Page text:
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How to Choose the Right Walk-In Cooler or Freezer Guide

How to Choose the Best Walk-In Cooler or Freezer

So, you're looking for a walk-in cooler or a walk-in freezer. You have the space, you have the financing, and you need the extra refrigerated storage as soon as possible. What now? We're here to give you a crash course in walk-ins so that you can make an educated decision about which of the many options is right for you!

When Should I Buy a New Cooler?

A walk-in fridge can last for many years if it is properly maintained, but it loses some of its effectiveness after many years in your restaurant. Since new technology is continually being released, it is recommended to replace a walk-in every 15 years or so. Do you think you may need to replace a walk-in freezer or cooler earlier?

It could be time for an upgrade when:

  • Starting up a new business or branch location.
  • Your old cooler is notably less efficient than it used to be.
  • You start to notice wear on the exterior like metal skins deteriorating or separating from the foam insulation.
  • The interior starts to collect condensation or frost build-up. This is an indication that the seal is no longer sufficient to prevent air from leaking in and out.

Types of Walk-Ins

There are two basic types of walk-ins: prefabricated and built-in. This guide will focus on prefabricated units, which are built from pre-made urethane panels and usually come in set layouts and sizes, which make them quick to set up, easy to expand, and easy to relocate.

Built-in units on the other hand tend to use insulation covered by structural tiles on the walls and floors. They have the advantage of being built to your exact needs, but they also can't be moved or changed as easily as a prefabricated unit.

Prefabricated Walk-Ins

Pros
  • Versatile; you can change the configuration as your business grows
  • Less expensive; fewer contractor / installation fees
  • Less disruption to your business
Cons
  • May be limited by available sizes and configurations
  • May not be as long lasting as built-in units

Built-In Walk-Ins

Pros
  • Unlimited sizes
  • Built exactly to fit your needs
Cons
  • Not as easily expanded or altered to accommodate business growth
  • More expensive to build

Parts of a Walk-In Cooler

At its simplest, a prefabricated walk-in cooler is a large insulated box with a cooling system. Every manufacturer has its own design features and advantages but they all have the same core components: the panels, the floor, the door, and the refrigeration system.
Side view of a walk-in cooler panel

Walk-In Cooler Panels

The panels are what help your walk-in stay cold and run efficiently. They consist of insulation foam sandwiched between thin metal sheets, sometimes called the “skin”.

  • When choosing a panel metal, you’re typically paying for increased durability and corrosion resistance the higher the cost.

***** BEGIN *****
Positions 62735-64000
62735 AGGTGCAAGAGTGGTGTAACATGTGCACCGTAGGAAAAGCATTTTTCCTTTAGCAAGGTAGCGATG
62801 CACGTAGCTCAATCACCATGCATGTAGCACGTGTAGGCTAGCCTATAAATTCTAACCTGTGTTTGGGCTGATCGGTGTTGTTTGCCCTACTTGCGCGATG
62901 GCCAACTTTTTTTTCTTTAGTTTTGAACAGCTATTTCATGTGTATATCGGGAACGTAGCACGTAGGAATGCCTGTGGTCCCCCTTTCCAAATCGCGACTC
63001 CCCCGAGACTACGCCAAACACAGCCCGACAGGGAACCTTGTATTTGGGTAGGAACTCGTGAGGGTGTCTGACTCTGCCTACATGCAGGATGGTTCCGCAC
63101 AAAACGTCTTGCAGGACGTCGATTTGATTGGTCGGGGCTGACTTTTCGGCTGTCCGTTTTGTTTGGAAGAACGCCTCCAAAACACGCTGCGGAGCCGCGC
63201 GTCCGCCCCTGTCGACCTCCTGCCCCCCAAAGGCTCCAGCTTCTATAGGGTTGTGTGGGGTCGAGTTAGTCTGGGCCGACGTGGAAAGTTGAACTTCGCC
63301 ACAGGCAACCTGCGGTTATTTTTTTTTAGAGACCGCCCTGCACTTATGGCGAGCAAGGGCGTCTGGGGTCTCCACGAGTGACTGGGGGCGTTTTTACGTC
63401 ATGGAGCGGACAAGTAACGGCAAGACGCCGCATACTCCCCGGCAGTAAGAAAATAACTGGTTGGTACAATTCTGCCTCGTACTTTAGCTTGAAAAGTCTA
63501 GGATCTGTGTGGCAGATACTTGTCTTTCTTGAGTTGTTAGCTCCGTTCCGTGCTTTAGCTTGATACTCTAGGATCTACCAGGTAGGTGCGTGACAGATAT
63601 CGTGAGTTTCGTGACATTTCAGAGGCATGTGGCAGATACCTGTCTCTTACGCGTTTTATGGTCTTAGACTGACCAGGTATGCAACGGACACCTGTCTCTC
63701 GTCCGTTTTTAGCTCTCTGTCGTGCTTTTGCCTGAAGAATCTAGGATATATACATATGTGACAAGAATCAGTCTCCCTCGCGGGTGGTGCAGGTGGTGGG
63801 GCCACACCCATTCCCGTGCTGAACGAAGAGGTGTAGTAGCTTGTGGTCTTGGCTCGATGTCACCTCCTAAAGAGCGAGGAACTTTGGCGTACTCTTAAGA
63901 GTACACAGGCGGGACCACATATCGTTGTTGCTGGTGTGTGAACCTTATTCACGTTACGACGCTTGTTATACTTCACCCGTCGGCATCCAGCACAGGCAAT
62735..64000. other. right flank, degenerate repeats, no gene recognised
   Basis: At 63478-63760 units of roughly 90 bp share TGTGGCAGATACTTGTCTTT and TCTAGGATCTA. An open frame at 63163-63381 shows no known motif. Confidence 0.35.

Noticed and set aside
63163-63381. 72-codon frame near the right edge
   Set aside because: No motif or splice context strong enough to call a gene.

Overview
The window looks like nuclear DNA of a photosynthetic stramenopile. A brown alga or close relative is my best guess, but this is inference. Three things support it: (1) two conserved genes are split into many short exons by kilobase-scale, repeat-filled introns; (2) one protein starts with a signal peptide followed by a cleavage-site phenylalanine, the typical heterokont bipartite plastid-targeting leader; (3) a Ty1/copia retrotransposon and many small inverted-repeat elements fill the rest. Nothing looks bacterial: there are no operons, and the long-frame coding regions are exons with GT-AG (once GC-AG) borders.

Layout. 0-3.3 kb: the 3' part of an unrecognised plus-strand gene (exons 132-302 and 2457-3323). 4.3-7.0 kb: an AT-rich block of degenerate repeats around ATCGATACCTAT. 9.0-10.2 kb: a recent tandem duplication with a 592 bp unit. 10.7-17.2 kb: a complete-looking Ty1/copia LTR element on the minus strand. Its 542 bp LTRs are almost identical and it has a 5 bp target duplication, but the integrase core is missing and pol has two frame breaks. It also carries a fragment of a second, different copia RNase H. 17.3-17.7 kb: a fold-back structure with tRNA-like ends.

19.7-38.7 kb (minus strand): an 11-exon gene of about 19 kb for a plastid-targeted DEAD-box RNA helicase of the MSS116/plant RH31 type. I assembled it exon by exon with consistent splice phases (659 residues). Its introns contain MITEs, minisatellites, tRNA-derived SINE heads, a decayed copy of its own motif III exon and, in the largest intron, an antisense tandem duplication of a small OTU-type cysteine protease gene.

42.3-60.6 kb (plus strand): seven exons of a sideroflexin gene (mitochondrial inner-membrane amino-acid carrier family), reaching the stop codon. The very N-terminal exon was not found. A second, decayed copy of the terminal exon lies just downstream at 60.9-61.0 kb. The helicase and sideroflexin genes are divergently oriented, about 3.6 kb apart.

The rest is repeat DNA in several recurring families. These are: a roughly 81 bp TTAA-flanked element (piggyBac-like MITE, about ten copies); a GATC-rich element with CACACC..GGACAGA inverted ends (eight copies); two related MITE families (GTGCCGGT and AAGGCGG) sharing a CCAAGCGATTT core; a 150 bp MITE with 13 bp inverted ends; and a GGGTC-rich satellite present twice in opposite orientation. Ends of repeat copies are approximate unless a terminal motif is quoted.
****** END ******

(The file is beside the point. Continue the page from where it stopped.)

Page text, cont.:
• Aluminum tends to offer the lowest price point and all-around good corrosion resistance, while stainless steel usually comes in at the highest price point and best corrosion resistance. Galvanized steel, aluminum-coated steel, painted steel and other metals and coatings tend to fall somewhere in between.
  • Embossed patterns provide additional strength and reduce the visibility of wear and tear.
  • Extruded polystyrene and polyurethane are the most common insulation materials. Both are great insulators, but extruded polystyrene is more resistant to moisture and has a higher structural strength than polyurethane. It also retains more of its insulating capacity (or the R-rating) over its life, where polyurethane will lose more of this capacity over time.

Walk-In Cooler Door Opening to Floor

Walk-In Cooler Floors

You have a choice to order a walk-in with or without a floor included. Ultimately which one you go with depends on how you intend to use the unit and the layout of your space.

  • Most included floors are made from smooth aluminum, which is good for general use. These are typically easier to install than a custom floor.
  • If you’ll be using fully-loaded transport carts, heavy shelving units, or otherwise subjecting the floor to heavy loads, frequently, you should consider getting a floorless model and install a ground-contact concrete floor to stand up to these heavier loads.
  • If your walk-in will be located above a basement or in a warm, uninsulated area you will need insulated flooring to keep hot air out and lock cold air in. This reduces strain on your compressor and prevents condensation that can damage the box and create a slipping hazard.

Norlake walk-in cooler door latch

Walk-In Cooler Doors

The door is the most used part of your walk-in, and like the other parts of the unit you may have several options available to you.

  • The door receives a lot of abuse as busy employees are understandably more focused on filling orders than the walk-in door. Investing in a unit with high quality hinges and latches, and durable gaskets will help maintain the door seal for energy efficiency.
  • A self-closing door mechanism is also a good investment as it ensures the walk-in can’t be left open accidentally, making it work harder to maintain temperature in the best case scenario, and causing spoiled product and refrigeration system damage in the worst case.
  • Other options may include a small window to see the interior of the unit, or locks to secure food after hours.

Walk-In Cooler Refrigeration Systems

To bring it down to basics, you need to know how much power the refrigeration system needs to cool the walk-in box and where you want to put that system. The available space and layout of your facility will have a big impact on which options are available to you.